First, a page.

Prior to applying for the Global Pen Pals program, I was planning on taking my first international solo trip to spend New Year with my grandma in Sison, Philippines. In full honesty, the idea of navigating the stresses of international travel by myself was deterring me from following through with my plans. But after thinking about the possibility of having a once-in-a-lifetime opportunity to meet up with my pen pal, I knew I had to book the 15-hour flight. I pitched the idea to Miggy and Ray Torres (my roommate’s pen pal who I also got to know), and they were on board. After a few weeks of planning, we all settled on meeting up on December 28th.
It was only when I was surrounded by hundreds of balikbayan boxes (gifts that overseas Filipino families send home to the Philippines) at LAX that I realized how crazy of a plan this was. I began thinking to myself, “Jared, you just spontaneously booked a solo flight overseas to meet up with someone you had only seen the upper half of on Zoom.” But as the great philosopher, Drake, once said, “. . . you already know though. You only live once, that’s the motto.” With that song on repeat in my head for the entire duration of the flight, I finally touched down at Ninoy Aquino International Airport on December 27th.
At 7:00 am on December 28th, Miggy and his childhood friend, Raffy, picked me up from my hotel in Bonifacio Global City. We went on a short road trip to Tagaytay where they took me to their favorite food spot, and then we headed back towards Makati where we grabbed coffee, went sightseeing, and shopping.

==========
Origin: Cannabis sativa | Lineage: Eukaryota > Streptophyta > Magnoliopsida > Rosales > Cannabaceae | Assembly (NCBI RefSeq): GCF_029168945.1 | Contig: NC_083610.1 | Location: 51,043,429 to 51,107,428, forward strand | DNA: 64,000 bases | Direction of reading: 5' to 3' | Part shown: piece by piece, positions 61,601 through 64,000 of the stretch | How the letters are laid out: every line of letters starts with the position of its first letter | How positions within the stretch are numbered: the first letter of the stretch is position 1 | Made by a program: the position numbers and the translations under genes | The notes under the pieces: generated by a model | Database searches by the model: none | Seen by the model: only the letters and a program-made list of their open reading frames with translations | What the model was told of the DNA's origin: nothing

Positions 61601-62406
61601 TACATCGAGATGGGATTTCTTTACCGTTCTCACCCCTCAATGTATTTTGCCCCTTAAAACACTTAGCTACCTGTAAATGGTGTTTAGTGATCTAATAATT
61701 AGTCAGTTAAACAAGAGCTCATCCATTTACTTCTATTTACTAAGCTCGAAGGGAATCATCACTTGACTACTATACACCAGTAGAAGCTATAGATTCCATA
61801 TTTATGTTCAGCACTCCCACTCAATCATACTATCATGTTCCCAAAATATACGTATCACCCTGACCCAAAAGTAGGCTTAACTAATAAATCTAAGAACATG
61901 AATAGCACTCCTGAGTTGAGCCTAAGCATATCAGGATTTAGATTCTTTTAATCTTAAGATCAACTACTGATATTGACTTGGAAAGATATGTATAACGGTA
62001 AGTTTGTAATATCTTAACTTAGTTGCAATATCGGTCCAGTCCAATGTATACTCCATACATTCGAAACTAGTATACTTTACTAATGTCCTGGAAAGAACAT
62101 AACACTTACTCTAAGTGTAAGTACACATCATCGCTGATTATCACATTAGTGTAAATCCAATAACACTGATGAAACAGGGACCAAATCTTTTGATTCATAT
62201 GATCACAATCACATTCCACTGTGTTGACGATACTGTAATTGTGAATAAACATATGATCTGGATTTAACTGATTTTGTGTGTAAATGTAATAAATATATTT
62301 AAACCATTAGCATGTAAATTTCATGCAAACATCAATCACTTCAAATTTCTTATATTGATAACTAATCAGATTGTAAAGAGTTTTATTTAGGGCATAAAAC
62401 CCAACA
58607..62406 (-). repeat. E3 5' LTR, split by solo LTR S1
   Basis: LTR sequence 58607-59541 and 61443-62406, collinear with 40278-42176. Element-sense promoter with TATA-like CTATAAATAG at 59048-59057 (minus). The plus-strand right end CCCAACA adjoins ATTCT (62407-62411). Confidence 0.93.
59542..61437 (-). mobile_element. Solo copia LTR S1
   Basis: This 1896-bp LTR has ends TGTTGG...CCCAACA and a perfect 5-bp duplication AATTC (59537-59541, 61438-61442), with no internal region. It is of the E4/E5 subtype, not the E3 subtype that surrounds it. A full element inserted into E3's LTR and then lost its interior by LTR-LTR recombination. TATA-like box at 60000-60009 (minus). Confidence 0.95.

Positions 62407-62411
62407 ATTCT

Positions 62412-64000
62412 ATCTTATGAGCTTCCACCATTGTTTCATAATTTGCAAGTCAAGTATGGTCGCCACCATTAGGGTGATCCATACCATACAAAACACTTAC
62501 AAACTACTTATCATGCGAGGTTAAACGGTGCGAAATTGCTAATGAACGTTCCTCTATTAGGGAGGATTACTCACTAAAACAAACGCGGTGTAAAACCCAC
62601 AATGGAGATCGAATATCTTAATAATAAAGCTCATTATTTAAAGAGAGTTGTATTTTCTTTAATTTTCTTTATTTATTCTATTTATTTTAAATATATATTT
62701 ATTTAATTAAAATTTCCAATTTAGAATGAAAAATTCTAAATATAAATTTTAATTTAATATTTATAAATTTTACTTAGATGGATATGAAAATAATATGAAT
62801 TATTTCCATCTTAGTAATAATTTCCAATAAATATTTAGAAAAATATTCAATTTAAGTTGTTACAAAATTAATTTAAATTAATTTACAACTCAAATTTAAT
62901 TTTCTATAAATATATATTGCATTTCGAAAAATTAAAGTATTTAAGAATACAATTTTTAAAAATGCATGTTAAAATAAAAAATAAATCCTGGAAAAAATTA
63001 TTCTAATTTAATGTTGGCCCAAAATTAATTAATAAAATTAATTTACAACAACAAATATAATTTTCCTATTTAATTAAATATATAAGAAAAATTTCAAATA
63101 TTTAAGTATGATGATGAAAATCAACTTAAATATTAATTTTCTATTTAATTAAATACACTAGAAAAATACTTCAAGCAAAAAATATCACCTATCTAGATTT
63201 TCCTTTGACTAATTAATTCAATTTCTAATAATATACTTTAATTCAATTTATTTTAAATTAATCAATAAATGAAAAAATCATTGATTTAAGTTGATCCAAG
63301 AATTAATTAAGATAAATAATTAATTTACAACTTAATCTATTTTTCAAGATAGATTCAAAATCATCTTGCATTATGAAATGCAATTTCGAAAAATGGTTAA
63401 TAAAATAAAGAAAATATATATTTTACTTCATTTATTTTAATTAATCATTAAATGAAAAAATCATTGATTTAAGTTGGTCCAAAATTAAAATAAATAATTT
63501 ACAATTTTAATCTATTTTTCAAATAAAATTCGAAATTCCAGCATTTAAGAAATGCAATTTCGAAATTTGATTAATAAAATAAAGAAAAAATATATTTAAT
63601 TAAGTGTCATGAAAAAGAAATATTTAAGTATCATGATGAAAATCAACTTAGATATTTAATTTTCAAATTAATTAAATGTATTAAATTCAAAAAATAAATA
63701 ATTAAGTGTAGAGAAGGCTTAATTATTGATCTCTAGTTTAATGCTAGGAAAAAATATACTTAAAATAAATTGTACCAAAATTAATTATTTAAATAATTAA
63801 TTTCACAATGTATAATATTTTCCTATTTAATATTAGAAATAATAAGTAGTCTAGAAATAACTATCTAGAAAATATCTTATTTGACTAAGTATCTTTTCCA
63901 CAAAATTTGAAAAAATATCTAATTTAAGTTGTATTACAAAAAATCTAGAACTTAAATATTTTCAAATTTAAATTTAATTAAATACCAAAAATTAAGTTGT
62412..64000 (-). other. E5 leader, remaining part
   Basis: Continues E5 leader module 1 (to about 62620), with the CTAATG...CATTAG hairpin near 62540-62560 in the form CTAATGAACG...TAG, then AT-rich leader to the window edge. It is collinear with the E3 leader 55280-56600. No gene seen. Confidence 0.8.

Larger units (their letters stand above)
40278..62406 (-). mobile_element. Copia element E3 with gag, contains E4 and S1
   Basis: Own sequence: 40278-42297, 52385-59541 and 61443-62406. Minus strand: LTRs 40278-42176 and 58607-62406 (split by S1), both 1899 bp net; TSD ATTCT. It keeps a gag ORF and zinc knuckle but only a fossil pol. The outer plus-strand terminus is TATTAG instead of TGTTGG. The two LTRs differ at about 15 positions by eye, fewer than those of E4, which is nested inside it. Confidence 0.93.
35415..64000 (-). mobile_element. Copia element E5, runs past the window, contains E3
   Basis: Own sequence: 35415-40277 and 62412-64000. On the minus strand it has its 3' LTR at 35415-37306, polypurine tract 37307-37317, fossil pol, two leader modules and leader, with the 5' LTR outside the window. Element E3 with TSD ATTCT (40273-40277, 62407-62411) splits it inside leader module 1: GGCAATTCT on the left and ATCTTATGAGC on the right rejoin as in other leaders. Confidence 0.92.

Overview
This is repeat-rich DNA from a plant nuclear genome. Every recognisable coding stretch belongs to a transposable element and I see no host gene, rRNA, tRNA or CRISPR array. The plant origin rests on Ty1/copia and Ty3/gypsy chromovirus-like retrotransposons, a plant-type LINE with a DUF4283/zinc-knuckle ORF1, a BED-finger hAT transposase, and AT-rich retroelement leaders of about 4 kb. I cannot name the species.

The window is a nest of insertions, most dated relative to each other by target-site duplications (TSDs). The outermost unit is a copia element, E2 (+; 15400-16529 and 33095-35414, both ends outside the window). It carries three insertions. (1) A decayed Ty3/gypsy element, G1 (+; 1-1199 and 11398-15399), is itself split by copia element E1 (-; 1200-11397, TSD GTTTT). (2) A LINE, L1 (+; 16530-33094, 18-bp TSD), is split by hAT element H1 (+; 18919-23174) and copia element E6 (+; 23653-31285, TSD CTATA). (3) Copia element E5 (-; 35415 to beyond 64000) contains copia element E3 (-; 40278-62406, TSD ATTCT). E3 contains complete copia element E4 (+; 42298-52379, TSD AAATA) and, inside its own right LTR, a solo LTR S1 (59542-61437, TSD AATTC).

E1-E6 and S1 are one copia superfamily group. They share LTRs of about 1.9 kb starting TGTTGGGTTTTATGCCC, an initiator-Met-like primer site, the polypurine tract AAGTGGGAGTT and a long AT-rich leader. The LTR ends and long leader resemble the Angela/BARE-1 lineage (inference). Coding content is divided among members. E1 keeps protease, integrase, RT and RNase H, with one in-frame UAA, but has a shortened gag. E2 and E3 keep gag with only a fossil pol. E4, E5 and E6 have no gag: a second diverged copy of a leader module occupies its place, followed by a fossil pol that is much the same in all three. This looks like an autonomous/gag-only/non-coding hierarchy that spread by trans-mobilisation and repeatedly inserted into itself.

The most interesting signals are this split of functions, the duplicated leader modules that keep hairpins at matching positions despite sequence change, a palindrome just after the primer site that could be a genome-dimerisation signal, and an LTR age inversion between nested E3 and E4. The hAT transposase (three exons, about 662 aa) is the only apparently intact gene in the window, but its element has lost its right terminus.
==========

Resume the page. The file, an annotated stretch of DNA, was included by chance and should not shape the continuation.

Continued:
Apart from the amazing views, food, and shopping malls, the part that I enjoyed most was the conversations we had in our downtime. I got to learn a lot about Miggy — he is a big fan of Florence Clark and Erna Blanche, and he eventually wants to work in the mental health setting as a life coach, he and Ray Torres put on “Camp Kabahagi” which aims to enable children with disabilities through play, and so much more. While talking about our passion for OT, I was able to see how different yet similar the profession looks in our own respective experiences as OT students in different countries. We shared moments where we talked about Sensory Processing, therapeutic use of self, dysphasia, and other OT-related topics that sparked our interests. Overall, it was inspiring to witness OT students outside the United States sharing the same desire to make a difference in the world, one intervention at a time.
The “final frenzy” that I experienced led to me gaining a deeper understanding of the global community that we, as future OTs, are a part of. It is easy to forget that there are OTs around the globe that share the same hopes and dreams that we do — I find it quite beautiful. Once we set sail in our curiosity to learn more about OT beyond the borders of our own country, we can experience an exchange of knowledge that propels the profession forward. This is in hopes that OTs around the globe can provide the best quality care that we can as future practitioners.
In regards to my pen pal, Miggy, I know this isn’t the last time I will see him. His dream is to eventually attend USC Chan to pursue his PhD but until then, I’ll make sure to make a stop in Makati whenever I find myself in the Philippines again.